You are on page 1of 2

Terfezia arenaria (Moris) Trappe

Desert Mushroom, Moroccan Desert Truffle

Spores: 19–26 µm, whitish/ochreous, globose, warty. Fruit Body: 3–15 cm, subglobose, smooth, unpolished, sometimes cracked. Thin walled (20–50 µm diameter), yellowish in the outermost layers, gleba solid, fleshy, succulent, whitish/pale pink/grayish/reddish brown, inner fertile tissue separated by sterile veins. Odor faint, taste mild.

Range: North Africa and Middle East. Ecology: Sandy ground/grasslands/open stands of oak/pine/eucalyptus/Cistus/ rockrose. Season: Winter/spring.

Edibility: Choice. Medicinal: Antioxidant, antimicrobial. Other: Famous fungus of antiquity. Called hydnon by the Greeks, tuber by the Romans, and terfex in Islamic countries, where it is still popular.

Trametes versicolor (L.) Lloyd

Turkey Tail, Many-Colored Polypore, Chinese: Yun Zhi, Japanese:

Kawaratake (Cloud Mushroom)

Spores: 4–6x1.5–2.5 µm, white/yellowish, cylindrical/sausage, smooth. Stipe: Absent/rudimentary. Fruit Body: 2–10 cm broad, 1–2 mm thick, bracket-like, thin, leathery when fresh, rigid/slightly flexible dry, plane/wavy, dry, velvety, zoned with bands of contrasting colors, hairy zones alternate with smooth ones, variable colors: white/gray/brown/yellowish/buff/blush/ reddish/dark brown/black, with a white margin. Flesh tough and white. KOH negative/yellowish. Pores: 3–5/mm, white/ yellowish, visible. Tubes up to 2 mm, long and tough.

Range: Global, in boreal, temperate, subtropical, and tropical regions. Ecology: Dead hardwoods/conifers. Growth Habit: In groups/rows/shelving masses/clusters. Season:


Edibility: Best in soups, teas. Medicinal: Strong immune stimulation. In Japan: common for chemo/cancer patients (colorectal, small cell lung, leukemia, liver, gastric, nose and throat, esophagus, melanoma, and stomach). Antitumor, antibiotic, antiviral (HIV, HSV), antioxidant, antifungal, vasodilating. Helps with autoimmune diseases, lupus, chronic rheumatoid arthritis, sclerosis, Behcet’s disease, Hepatitis B, malaria. hypertension, diabetes, thrombosis. Lowers cholesterol, speeds burn recovery. Dyes: Ammonia=brown/ beige, no mordant=gray-yellow. Remediation: Thoroughly investigated, highly regarded. Breaks down all 16 priority PAHs and many aromatic compounds (e.g. nerve agents, dioxin, persistent organophosphates, PCPs, TNT, 3,4-dichloroaniline, dieldrin, antracines, pyrenes). Sorbs chromium and mercury from water. Other: Colors reflect mineral content of substrate.

N Cultivation: Fast growing, with rubbery mycelium in age. Good for plain, pasteurized sawdust/logs of many wood types.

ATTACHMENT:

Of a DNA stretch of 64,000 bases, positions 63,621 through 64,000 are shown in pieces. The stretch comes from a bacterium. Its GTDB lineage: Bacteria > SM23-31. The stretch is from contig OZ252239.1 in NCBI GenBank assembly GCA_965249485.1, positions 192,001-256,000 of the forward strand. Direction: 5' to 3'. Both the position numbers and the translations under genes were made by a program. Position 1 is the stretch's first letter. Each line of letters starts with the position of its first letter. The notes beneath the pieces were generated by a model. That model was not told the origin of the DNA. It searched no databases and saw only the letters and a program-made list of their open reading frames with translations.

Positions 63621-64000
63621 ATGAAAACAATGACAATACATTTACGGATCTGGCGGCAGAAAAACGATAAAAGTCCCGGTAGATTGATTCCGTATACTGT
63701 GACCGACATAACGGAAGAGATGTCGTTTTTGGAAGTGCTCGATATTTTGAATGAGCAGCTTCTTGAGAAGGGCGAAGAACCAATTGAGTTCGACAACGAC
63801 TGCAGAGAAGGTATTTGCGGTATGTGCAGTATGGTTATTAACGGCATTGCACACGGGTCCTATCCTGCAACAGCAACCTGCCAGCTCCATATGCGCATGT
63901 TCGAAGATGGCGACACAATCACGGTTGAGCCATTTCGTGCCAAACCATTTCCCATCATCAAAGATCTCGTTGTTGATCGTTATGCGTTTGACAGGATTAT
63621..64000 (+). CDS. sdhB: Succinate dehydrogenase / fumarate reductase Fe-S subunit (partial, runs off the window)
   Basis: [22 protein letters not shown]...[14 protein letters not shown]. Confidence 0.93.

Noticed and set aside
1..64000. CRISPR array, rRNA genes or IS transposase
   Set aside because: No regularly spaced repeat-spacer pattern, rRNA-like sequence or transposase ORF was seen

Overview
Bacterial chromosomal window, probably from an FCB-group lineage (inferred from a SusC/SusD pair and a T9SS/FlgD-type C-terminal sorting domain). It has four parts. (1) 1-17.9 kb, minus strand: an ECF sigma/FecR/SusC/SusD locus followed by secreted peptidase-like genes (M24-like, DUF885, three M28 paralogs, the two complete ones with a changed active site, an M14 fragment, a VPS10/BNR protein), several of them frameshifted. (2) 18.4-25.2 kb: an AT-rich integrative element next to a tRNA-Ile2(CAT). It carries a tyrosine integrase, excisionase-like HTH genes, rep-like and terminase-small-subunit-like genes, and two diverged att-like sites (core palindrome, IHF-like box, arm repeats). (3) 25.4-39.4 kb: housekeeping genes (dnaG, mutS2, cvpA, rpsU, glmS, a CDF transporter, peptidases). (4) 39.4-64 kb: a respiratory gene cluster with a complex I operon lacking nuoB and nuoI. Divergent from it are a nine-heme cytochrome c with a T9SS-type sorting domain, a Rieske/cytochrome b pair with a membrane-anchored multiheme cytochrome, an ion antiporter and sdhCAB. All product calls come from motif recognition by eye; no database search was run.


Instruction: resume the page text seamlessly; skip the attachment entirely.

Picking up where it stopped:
462 Radical Mycology

N.29 – Trametes versicolor, a beautiful and medicinal gift of the woods. N.30 – Xylaria
N.29 – Trametes versicolor, a beautiful and medicinal gift of the woods.
N.30 – Xylaria hypoxylon.

Xylaria hypoxylon (L.) Grev.

Candlestick Fungus, Candlesnuff Fungus, Carbon Antlers, Stag’s Horn Fungus

Spores: Sexual spores 10–14x4–6 µm, bean-shaped, smooth, black. Asexual spores smooth, elliptical, white. Perithecia in upper half of mature fruit body. Fruit Body: Lower sterile portion 1–5 mm thick, black, minutely hairy, very tough/wiry. Upper 2–8 cm high, very tough, erect, slender, cylindrical becoming antler-like, tips white and powdery when young, eventually blackening. Flesh tough and white/pallid. Other:

Reported to have luminescent mycelium.

Ecology: Rotting logs/stumps. Growth Habit: Scattered/ densely gregarious/clustered. Season: Spring–winter.

Edibility: Not poisonous but very tough.

Xylaria polymorpha (Pers.) Grev.

Dead Man’s Fingers, India: Phoot Doodh (To Gush Milk)

Spores: Sexual are 20–32x5–12 µm, spindle-shaped, smooth, dark brown/black. Asexual spores smaller, elongated/elliptical,

smooth, hyaline under microscope. Perithecia in upper half of fruit body. Stalk/ Fruit Body: Short, well defined, narrower upper half. Top: 2–8x0.5–3 cm, tough and hard, erect, club- shaped/irregular/twisted, blunt/rounded/lobed, surface crust- like, wrinkled/cracked, black in age. Flesh hard and white/ pallid. Often covered with a white/gray/brown powder when young. Other: Asexual (whitish) stage in spring, sexual (carbon) stage the following summer.

Ecology: On rotting hardwood stumps/logs of beech/maple. Growth Habit: In groups/clusters. Season: Summer–fall.

Edibility: Too tough to eat. Medicinal: In Ayurvedic medicine: ground with sugar and formed into pea-sized pills. Anticancer, antifungal, antibacterial, antiviral (HIV), antioxidant, potential for memory conditions. Mycelium powder is said to produce a tranquilizing effect on the CNS. Improves sleep, reduces abnormal dopamine stimulation, improves iron deficient anemia, restores hormonal imbalance associated with menopause, prostate hypertrophy, and abnormal menstruation. Closely related X. nigripes is commonly cultivated in China for medicine.

N.31 – Xylaria polymorpha, the fingers of dead men.
N.31 – Xylaria polymorpha, the fingers of dead men.

Species Profiles: Non-Cap and Stalk